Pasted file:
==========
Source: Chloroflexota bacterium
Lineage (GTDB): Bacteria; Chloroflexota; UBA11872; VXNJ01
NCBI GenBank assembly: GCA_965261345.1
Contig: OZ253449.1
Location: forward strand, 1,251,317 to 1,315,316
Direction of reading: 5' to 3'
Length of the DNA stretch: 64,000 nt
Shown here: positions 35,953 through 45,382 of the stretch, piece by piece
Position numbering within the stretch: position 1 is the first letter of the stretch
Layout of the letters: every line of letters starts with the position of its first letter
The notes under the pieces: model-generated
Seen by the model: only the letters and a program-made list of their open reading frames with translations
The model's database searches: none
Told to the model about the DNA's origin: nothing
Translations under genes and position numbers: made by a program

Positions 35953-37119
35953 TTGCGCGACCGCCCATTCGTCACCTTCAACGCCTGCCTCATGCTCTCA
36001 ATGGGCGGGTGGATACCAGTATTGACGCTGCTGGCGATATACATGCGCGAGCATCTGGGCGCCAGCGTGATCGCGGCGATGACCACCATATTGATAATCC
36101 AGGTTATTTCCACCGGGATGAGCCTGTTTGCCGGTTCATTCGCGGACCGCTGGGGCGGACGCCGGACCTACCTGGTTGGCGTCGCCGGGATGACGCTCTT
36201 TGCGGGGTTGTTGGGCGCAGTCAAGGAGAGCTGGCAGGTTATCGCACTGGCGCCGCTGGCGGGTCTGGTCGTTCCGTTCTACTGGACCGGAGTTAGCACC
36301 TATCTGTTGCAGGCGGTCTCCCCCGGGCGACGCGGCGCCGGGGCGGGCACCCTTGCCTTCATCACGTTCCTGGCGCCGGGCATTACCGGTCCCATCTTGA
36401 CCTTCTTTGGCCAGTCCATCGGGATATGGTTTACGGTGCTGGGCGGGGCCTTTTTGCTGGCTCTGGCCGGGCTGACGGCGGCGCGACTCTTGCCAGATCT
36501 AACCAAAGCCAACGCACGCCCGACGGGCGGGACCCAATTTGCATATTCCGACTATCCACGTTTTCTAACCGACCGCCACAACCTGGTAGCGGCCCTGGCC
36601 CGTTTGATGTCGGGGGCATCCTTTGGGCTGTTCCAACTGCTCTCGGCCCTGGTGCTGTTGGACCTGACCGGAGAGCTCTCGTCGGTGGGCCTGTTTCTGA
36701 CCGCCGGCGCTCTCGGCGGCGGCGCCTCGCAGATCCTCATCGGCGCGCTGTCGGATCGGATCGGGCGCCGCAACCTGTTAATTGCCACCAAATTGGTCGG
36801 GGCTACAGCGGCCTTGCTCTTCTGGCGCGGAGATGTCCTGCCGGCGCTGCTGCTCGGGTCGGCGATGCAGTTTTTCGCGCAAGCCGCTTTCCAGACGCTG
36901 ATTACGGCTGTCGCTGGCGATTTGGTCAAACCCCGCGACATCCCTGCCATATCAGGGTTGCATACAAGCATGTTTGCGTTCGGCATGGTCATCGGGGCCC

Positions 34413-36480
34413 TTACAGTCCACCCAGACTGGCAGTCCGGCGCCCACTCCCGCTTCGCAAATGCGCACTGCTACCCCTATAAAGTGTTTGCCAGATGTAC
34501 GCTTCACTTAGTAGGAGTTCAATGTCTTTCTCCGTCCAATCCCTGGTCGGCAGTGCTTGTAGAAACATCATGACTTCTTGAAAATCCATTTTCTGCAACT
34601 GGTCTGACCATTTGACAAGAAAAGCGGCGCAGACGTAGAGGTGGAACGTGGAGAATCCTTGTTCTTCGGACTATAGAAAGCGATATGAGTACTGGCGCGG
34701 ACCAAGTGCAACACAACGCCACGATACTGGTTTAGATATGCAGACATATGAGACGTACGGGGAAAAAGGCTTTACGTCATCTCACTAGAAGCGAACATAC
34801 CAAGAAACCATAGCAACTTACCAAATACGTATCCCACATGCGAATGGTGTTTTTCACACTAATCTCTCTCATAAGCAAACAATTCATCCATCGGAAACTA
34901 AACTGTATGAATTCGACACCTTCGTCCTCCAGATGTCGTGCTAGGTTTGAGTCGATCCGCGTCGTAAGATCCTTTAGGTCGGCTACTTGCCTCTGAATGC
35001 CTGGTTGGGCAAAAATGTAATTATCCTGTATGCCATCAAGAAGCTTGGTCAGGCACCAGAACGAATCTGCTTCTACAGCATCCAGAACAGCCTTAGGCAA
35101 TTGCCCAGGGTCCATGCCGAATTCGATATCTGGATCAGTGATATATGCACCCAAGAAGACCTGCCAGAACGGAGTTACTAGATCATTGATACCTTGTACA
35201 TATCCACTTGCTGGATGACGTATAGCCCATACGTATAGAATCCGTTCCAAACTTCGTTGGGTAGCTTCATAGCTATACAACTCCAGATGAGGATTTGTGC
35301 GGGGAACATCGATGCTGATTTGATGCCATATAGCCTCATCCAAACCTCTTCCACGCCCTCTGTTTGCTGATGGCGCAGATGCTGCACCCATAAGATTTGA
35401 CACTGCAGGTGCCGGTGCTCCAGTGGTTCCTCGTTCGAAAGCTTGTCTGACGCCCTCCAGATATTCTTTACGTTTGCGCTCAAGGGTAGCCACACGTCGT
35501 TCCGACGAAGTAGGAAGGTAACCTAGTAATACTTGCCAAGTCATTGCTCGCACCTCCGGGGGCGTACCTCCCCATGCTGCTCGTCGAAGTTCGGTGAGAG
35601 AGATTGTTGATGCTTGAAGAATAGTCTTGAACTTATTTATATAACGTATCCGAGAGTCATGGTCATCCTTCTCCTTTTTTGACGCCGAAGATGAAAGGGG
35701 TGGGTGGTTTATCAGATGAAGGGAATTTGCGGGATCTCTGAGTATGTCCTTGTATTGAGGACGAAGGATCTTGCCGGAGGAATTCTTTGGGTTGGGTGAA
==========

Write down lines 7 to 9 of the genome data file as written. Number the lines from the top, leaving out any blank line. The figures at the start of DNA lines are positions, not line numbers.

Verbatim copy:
Length of the DNA stretch: 64,000 nt
Shown here: positions 35,953 through 45,382 of the stretch, piece by piece
Position numbering within the stretch: position 1 is the first letter of the stretch